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Home > Advocacy > CWLA 2006 Children's Legislative Agenda > Child Welfare Workforce and Training


CWLA 2006 Children's Legislative Agenda

Child Welfare Workforce and Training

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  • Maintain federal commitment to provide guaranteed support for training child welfare workers through the Title IV-E training program.

  • Expand access to Title IV-E federal training funds so they support the training of all staff who are working with children and families who come to the attention of the child welfare system, including staff of private agencies, related child-serving agency workers, and court staff.

  • Allow Title IV-E federal training funds to be used to provide training related to all activities that help promote safety, permanence, and well-being for children in the child welfare system.

  • Remove the Title IV-E training restriction that allows these funds to be used only for training child welfare workers who are working with children eligible for federal Title IV-E Foster Care assistance.

  • Support proposals that provide incentives, bonuses, and increased funding for states that meet or exceed national child welfare caseload standards.

  • Support a national child welfare workload study that will assess and evaluate the workforce impact on outcomes for children and families in child welfare.

  • Pass legislation that forgives educational loans to students who become child welfare workers.


A quality child welfare workforce is essential to ensure good outcomes for children in the child welfare system. No issue has a greater effect on the capacity of the child welfare system to serve at-risk and vulnerable children and families than the shortage of a competent, stable workforce.

This shortage affects agencies in every service field, including foster care, adoption, child protective services, child and youth care, social work, and support and supervision. The timely review of child abuse complaints, the monitoring and case management of children in foster care, the recruitment of qualified adoptive and foster families, and the management and updating of a modern, effective data collection system all depend on a fully staffed and qualified child welfare workforce.

Child welfare work is labor intensive. Workers must engage families through face-to-face contact, assess children's safety and well-being through physical visits, monitor progress, ensure families receive essential services and supports, help with problems that develop, and fulfill data collection and reporting requirements.
A comprehensive child welfare system cannot be maintained if the foundation of the workforce is crumbling. CWLA Best Practice Guidelines stipulate that the ideal caseload for child protection workers should not exceed more than 12-15 cases. 1 Workers frequently have caseloads that are two, three, or even four times what good practice demands. The result is little time for training new hires, and no time for ongoing training. And supervision, though necessary, is often limited. These factors and more, including concerns about worker safety, create a workplace with high turnover and limited appeal when recruiting.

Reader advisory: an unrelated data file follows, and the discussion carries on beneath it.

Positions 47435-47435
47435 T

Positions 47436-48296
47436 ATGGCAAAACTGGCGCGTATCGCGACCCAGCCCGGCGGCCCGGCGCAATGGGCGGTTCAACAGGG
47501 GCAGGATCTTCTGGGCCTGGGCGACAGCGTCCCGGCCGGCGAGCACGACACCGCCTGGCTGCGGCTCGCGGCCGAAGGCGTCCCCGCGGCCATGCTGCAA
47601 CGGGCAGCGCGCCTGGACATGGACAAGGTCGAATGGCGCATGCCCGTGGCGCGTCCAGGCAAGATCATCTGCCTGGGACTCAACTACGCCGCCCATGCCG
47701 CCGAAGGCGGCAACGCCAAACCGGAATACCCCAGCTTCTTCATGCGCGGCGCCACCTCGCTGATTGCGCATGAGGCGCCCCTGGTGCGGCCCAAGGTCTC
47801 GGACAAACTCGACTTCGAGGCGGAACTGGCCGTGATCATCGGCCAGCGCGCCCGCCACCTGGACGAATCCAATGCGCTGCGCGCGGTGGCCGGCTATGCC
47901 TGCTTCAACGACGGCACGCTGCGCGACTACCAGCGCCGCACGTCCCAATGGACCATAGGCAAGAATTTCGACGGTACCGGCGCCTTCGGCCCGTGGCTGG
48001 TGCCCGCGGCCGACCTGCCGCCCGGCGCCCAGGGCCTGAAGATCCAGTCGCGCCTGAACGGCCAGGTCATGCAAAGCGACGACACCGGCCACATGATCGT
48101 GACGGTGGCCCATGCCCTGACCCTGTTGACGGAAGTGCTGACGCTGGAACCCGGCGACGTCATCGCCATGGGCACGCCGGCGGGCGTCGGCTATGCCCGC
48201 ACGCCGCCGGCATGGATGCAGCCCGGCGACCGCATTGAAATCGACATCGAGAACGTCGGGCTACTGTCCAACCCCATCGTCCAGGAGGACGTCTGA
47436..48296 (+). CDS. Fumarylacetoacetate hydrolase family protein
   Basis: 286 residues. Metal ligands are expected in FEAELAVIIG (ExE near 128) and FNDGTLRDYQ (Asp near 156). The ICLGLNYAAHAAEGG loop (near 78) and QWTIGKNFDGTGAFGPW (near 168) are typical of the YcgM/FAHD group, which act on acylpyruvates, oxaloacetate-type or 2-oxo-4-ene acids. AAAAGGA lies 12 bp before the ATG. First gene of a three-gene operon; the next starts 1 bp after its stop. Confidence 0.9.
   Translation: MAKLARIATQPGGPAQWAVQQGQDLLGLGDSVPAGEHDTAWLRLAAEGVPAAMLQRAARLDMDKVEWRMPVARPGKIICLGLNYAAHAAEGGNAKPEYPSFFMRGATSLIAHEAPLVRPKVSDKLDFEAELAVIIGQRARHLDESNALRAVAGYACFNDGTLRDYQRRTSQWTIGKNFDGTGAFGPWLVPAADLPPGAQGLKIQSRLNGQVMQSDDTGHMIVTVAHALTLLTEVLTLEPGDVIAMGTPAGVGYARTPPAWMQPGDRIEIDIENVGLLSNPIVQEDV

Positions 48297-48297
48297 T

The U.S. General Accounting Office (GAO) documented this crisis in the child welfare workforce, finding the child welfare system is seriously understaffed, undertrained, and undervalued. GAO found that workforce problems limit states' ability to meet the goals established in the mandated federal Child and Family Service Reviews (CFSRs), and stated that the analysis of the CFSRs "corroborates caseworkers' experiences showing that staff shortages, high caseloads, and worker turnover were factors impeding progress toward the achievement of federal safety and permanency outcomes." 2
CFSRs and the resulting state Program Improvement Plans (PIPs) present a clear picture of how workforce issues affect outcomes for children. Through this process, the federal government has found that states need additional workforce supports for making the improvements necessary to meet the needs of children and families. Most PIPs submitted to the U.S. Department of Health and Human Services (HHS) have addressed states' needs to improve workforce training, reduce caseloads, improve management, and provide better supervision.

Title IV-E Training Recommendations

Increased training resources and opportunities is one way to improve the child welfare workforce. The major federal child welfare programs include some support for training. Training under Title IV-E of the Social Security Act, an entitlement program, is the largest and most important of these. Title IV-E training allows states to claim a 75% federal match for allowable training of state and local agency staff, and current and prospective foster and adoptive parents.